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And in the oldie but goodie department, we have the Chinese adulterating food with melamine in order to try and boost profits (again). Unlike last year, when melamine tainted ingredients from China killed and sickened thousands of pets, the victims this time are infants and the tainted food is baby formula. Nice.

Salmonella Salad and Pet Food Safety Comes Up Short

From an article at HealthNewsTrack.com regarding the FDA’s progress on food safety issues:

In 2007, FDA began working in collaboration with the State Health and Agriculture departments in Virginia and Florida, several universities, and the produce industry on a multi-year Tomato Safety Initiative. As part of the initiative, FDA has led assessments of grower practices focusing on the factors believed to be associated with contamination of tomatoes with Salmonella. FDA has conducted assessments in Virginia and began assessments in Florida in April.

Sooooo – how’s that going?

In other FDA news, the transcript from the blink-and-you-missed-it “all day public meeting” regarding pet food standards is available for download in pdf format. It doesn’t take too long to read because you can skim over all the good ol’ boy chatter and cut straight to the only voice we consumers had at the meeting: Mike Floyd from Defend Our Pets. (Take their survey on pet food safety here.) His comments are straight talk on what consumers want and need from the pet food industry. Thank goodness he was there because after he spoke, the FDA shut down this supposed all day public meeting citing lack of attendance. Well FDA, some of us actually have to work for a living and can’t necessarily get an entire weekday off. So to my mind it’s certainly plausible that some people were planning to attend your all day public meeting – you know, when they could get there, which may have been more than 90 minutes after the meeting started – which is when you closed the thing down. So while the FDA touts this as a community outreach activity, I would describe it as a business-as-usual-activity.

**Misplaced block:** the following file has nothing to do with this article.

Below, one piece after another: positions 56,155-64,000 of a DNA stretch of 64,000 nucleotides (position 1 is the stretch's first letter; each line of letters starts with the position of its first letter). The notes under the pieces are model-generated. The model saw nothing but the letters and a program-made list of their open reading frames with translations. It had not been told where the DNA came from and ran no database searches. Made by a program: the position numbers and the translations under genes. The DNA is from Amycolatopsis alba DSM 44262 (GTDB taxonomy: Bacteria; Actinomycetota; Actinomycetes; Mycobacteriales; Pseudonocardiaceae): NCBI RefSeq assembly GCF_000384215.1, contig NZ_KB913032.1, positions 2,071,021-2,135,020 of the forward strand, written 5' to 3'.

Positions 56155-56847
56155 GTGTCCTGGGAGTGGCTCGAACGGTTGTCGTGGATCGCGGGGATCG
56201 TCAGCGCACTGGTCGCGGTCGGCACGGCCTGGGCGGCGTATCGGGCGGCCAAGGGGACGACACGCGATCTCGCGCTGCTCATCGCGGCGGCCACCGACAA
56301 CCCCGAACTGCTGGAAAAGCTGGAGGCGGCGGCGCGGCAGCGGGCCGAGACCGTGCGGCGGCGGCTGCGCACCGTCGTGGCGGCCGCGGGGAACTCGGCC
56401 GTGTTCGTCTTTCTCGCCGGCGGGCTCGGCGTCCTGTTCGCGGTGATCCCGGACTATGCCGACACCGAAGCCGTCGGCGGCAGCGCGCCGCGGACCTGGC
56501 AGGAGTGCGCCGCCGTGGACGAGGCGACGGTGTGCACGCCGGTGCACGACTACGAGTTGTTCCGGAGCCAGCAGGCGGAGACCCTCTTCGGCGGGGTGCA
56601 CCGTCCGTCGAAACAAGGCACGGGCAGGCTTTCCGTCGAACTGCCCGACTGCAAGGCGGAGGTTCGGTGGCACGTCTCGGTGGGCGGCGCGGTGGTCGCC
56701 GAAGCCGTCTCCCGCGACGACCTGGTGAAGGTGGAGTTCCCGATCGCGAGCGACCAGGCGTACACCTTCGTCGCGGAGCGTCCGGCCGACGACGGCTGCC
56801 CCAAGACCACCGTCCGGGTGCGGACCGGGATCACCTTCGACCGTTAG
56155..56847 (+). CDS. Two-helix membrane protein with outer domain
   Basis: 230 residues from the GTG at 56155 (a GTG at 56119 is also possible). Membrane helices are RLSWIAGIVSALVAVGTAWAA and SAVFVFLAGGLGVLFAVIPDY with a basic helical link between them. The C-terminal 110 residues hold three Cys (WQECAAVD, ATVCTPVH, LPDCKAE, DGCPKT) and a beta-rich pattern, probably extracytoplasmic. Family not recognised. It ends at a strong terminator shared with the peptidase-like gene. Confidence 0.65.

Newsflash: We’re going to have to do a lot better to fix the problems in our food safety system. For humans and pets. Because the status quo ain’t workin’.

Don’t Touch That Pet Food


Purina’s recall of aflatoxin contaminated animal feed earlier this month has been widely reported to the public – not by Purina, who chose to contact their dealers directly – but by bloggers, including Petsit USA. From Purina’s recall (which they call a “retrieval”) statement: “Our investigation and product testing identified one ingredient of concern, which originated from a single supplier. We have discontinued purchasing from this supplier. Other feed companies that purchased from this supplier are facing a similar situation.” (emphasis mine)

1. I don’t know which ingredient it is they are talking about
2. I don’t know who the supplier is
3. I don’t know what other companies are facing the same problem because none of them have “retrieved” their products to my knowledge
4. I don’t know if any of this “ingredient” was used in other feeds, such as dog food.

Highlights from this article on the Purina aflatoxin recall echo some of my own concerns:

  • Land O’Lakes Purina Feed LLC announced a recall of several varieties of horse, goat and pig feed…
  • Purina’s statement said the ingredient of concern came from one supplier, but the company declined to identify either the ingredient or the supplier…
  • Purina has not identified whether the supplier in question in the recall is a domestic or overseas company.

***

Meanwhile, the CDC has confirmed that the human Salmonella outbreak in 2006 was attributable to dry dog food. Both the CDC and the FDA recommend that people use precautions before and after touching pet food and treats to minimize the risk of transferring possible bacteria in the food. But um, I guess it’s still fine for our pets to actually eat this stuff (and in fact only this stuff, since “table scraps” are discouraged)?